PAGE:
House votes to kill funding for JSF alternate engine
WASHINGTON–Amid intense political pressure to slash federal spending, the House voted Wednesday to nix $450 million in funding for an alternate engine for the Joint Strike Fighter, handing a major victory to Connecticut-based Pratt & Whitney.
By a vote of 233-to-198, the House adopted an amendment–backed by veteran Democrat Rep. John Larson and sophomore Republican Rep. Tom Rooney–to strip funding for a second, back-up engine, made by Pratt competitors’ General Electric and Rolls Royce.
The Larson-Rooney win came despite strong opposition from House Republican leaders, including Speaker John Boehner, R-Ohio, and Majority Leader Eric Cantor, R-Va. Those GOP leaders, along with a powerful lobbying campaign by GE and Rolls Royce, had for years managed to turn back repeated efforts to kill the alternate engine funding.
But on Wednesday, a wave of newly-elected, fiscally-conservative Republicans joined with a majority of Democrats to deal the second GE-Rolls engine a staggering, if not fatal, blow.
“This was a huge turnaround,” Larson said after the vote. The House was the “only vestige that this was hanging on to… The times dictate the change and the shift that’s happened.”
“This has been decades in the making,” echoed Rooney. “It has almost become part of the paint around here,” he said of long-shielded alternate engine money.
GE officials said this fight was not over and vowed on Wednesday to take their arguments to the Senate. But they face an uphill fight in that chamber, which has in the past voted against the alternate engine.
Larson said a confluence of forces came together to produce Wednesday’s surprise results. First, he noted, 110 Republicans voted in favor of the amendment “in the face of opposition from their own leaders.”
Larson, meanwhile, won over a handful of progressive Democrats, arguing that if they couldn’t vote to cut this unwanted military program, the party would be hard pressed to fight GOP efforts to trim cherished domestic spending.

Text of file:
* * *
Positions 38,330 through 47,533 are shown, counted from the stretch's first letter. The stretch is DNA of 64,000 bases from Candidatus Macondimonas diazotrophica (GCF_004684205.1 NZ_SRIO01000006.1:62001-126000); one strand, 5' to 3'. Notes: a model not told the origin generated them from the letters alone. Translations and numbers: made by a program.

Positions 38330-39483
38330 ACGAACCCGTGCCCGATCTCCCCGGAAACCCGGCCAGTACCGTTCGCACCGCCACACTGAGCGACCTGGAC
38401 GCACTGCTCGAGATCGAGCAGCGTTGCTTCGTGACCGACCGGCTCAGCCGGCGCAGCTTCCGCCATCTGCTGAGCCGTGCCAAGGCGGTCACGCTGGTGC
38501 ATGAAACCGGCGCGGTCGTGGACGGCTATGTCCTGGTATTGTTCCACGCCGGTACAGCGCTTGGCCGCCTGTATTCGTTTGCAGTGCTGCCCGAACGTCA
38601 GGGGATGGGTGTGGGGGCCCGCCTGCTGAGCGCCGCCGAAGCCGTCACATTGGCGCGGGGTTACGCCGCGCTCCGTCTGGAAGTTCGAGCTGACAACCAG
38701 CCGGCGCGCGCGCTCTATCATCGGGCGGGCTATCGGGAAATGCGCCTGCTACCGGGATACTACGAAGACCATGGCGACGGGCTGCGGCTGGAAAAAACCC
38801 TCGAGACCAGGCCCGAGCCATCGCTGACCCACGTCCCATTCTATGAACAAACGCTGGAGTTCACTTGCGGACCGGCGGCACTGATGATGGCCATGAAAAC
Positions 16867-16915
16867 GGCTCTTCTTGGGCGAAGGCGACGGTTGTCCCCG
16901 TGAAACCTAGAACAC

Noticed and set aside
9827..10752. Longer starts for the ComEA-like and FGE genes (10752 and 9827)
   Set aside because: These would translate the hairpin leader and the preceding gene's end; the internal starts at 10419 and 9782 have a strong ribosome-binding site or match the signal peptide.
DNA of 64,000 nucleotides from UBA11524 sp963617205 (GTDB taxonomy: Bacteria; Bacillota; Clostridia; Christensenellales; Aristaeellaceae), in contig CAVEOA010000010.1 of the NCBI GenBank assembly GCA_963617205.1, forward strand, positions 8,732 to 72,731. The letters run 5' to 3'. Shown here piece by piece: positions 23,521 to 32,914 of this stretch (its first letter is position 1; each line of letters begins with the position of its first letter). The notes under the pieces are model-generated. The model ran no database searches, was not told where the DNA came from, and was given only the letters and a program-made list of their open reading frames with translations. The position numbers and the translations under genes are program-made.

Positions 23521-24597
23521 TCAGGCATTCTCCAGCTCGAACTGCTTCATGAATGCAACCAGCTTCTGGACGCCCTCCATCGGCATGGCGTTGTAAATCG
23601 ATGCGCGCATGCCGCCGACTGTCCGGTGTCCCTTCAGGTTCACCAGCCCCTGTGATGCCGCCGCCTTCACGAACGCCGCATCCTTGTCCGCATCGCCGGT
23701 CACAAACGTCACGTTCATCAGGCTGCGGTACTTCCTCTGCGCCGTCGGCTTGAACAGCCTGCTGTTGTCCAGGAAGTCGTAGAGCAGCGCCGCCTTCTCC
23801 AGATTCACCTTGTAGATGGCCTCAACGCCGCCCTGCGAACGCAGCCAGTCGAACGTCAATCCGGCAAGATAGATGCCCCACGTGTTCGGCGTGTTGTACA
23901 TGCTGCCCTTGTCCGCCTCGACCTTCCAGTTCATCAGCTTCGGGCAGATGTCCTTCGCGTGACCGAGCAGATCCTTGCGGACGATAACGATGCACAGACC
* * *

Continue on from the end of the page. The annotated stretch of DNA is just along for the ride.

“There’s a general feeling among progressives that if we can’t demonstrate that we can cut in this area, where can we?” Larson said of his pitch to Democrats like Reps. Anthony Weiner, D-N.Y., and Jan Schakowsky, D-Ill., who had previously voted to protect the alternate engine funding but voted against it on Wednesday.
But Larson also gave significant credit to Boehner, who has a GE plant in his home state, for not arm-twisting his GOP colleagues during Wednesday’s roll call.
“He played the role of the Speaker. He said ‘Let the House works its will,’ and he did, so you’ve got to give him credit for that,” Larson said.
GOP leaders did not make the alternate engine a party-line vote. And freshman GOP lawmakers, in particular, were inundated with a barrage of pitches to kill the program from a range of powerful forces–starting with Defense Secretary Robert Gates, who strongly reiterated his desire to terminate the alternate engine program on Monday and again on Wednesday.
“You had Gates very assertively out front his time,” Larson said. “This administration was sending a louder message than it was last year,” when House Democrats, then in the majority, fell short in a similar bid to kill the alternate engine.
Meanwhile, Rooney said he spoke to almost every one of the 87 new Republican freshmen-many of them elected in November on a platform of cutting federal spending.
“I said, ‘This is an opportunity to fulfill your campaign promises… This is an easy one,” said Rooney, whose home state of Florida also has a Pratt facility.
Lobbyists for Pratt and its parent company, United Technologies Corp., similarly seized on the new climate of spending restraint to paint the GE-Rolls model as a luxury the country could no longer afford. They carefully tailored their arguments to the times, labeling the $450 provision an earmark and pork-barrel spending.
“Don’t add $3 billion to the deficit in the first 60 days of Congress,” blared a UTC ad that ran every morning this week in Politico’s Playbook, a Washington tip sheet that’s widely read by Capitol Hill staffers and lawmakers. “Taxpayers don’t want to waste billions on an extra engine for the JSF. Do what you were elected to do. Cancel funding for the JSF extra engine earmark.”
GE and Rolls Royce forces fought back with an economic pitch of their own. GE has long argued that competition in the JSF program would save money over the life of the program and said that killing the alternate engine would give Pratt a monopoly on one of the largest military contracts in history.
“Without competing JSF engines, the Department of Defense will hand a 20-year, $100 billion engine monopoly to a single engine supplier,” GE spokesman Rick Kennedy said Wednesday.
“The independent Government Accountability Office has twice concluded that engine competition in the Joint Strike Fighter could save 21 percent, or up to $20 billion, over the lifetime of the JSF program,” he said. “That level of savings simply cannot be ignored in this era of great fiscal challenge.”
Kennedy said GE is not deterred. “While we are disappointed at the outcome, the debate to preserve competition will continue,” he said.
The alternate engine has some powerful supporters in the Senate, including the chairman of the Armed Services Committe. But the Senate has already voted in the past to nix the alternate engine. And Larson said the House vote would likely just bolster the Senate’s stance on this issue.
Said Tony Bullock, a lobbyist with Ogilvy Government Relations hired by UTC to work on this issue: “I don’t see how the alternate engine lives beyond this vote.”
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